26% of consumers are most influenced by the opinions of subject matter experts when purchasing products. 33% have actually purchased a product based on an expert’s recommendation.
Over the past five years, 86% of consumers say their trust in subject matter experts has increased or stayed the same. So, having these experts try out or otherwise showcase your products on social media builds loyalty and drives purchases.
3. Consumers are more conscious in the ‘de-influencing’ age
While this term has trended on social media channels, our survey found that it hasn’t actually had much of an impact on consumer perception or purchasing habits. 73% of survey respondents haven’t heard of the “de-influencing” trend, and 38% weren’t likely to participate in a #deinfluencing activity.
Among those who have heard of it, 50% say it’s made them more conscious of how they interact with social media influencers online who are promoting a product. 38% say it’s inspired them to conduct more product research before buying.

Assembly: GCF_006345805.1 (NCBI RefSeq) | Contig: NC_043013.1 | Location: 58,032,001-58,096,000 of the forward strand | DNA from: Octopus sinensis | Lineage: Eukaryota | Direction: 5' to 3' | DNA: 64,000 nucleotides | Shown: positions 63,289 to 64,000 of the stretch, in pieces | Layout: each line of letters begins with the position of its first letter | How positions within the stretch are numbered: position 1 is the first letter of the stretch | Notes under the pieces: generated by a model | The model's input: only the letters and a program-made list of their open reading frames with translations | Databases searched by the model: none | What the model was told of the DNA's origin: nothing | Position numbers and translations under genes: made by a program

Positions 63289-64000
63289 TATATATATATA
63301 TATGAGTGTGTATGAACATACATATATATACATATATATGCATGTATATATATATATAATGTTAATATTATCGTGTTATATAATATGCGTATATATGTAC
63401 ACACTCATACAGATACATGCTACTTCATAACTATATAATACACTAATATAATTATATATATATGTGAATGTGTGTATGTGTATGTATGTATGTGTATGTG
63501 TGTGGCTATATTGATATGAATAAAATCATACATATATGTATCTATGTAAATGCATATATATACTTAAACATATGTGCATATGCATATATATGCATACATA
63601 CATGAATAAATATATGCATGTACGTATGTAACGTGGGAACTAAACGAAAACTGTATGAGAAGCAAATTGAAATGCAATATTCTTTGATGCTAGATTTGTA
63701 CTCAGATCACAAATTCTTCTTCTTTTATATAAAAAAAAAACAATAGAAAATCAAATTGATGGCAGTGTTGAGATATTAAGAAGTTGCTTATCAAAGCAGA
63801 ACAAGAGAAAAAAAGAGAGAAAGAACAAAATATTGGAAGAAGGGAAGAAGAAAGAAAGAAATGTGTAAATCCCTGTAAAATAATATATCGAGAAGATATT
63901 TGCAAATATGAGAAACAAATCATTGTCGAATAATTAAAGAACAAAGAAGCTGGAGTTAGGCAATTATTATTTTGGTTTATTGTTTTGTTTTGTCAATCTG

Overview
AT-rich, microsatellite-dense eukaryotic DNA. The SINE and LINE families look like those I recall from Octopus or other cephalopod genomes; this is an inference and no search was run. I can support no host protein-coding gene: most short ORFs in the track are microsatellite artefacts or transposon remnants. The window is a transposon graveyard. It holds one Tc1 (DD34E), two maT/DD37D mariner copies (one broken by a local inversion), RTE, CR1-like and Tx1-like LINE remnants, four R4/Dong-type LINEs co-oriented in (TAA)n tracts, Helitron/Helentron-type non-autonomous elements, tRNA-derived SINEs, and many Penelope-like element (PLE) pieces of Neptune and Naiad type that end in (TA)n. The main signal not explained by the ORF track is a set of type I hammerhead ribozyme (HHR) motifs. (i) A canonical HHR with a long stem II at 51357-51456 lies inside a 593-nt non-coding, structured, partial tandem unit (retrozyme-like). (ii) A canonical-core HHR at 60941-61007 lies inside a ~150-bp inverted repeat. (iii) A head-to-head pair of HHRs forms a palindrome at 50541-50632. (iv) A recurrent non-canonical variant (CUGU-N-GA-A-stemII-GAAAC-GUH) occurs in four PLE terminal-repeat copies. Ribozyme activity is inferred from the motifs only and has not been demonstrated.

4. Consumers rely on influencers for authenticity
Social media is where people go for product inspiration and information, and to purchase items. Facebook (25%), Instagram (23%), and TikTok (22%) are most used for new product discovery, our survey revealed.
Shoppers use Facebook (28%), Instagram (23%), and TikTok (18%) the most for purchasing.
Featuring everyday social media users, subject matter experts, and other influencers on these platforms builds trust. “They give me their honest opinion” is the main quality that people are looking for in influencers, according to 42% of survey respondents.
They also appreciate influencers because “they share new products I’ve never heard of,” “they have a specialist area they share content, products about,” and they share “fun, engaging content.”
5. Consumers are content creators
Browsing and posting on social media is a favorite pastime for most people. 82% consider themselves everyday social users, and about 50% spend up to 10 hours a week creating social content. TikTok and Instagram are their favorite social platforms.
Nearly 40% of people in our survey want to be full-fledged content creators in the future. 41% haven’t done it yet because they don’t know where to start.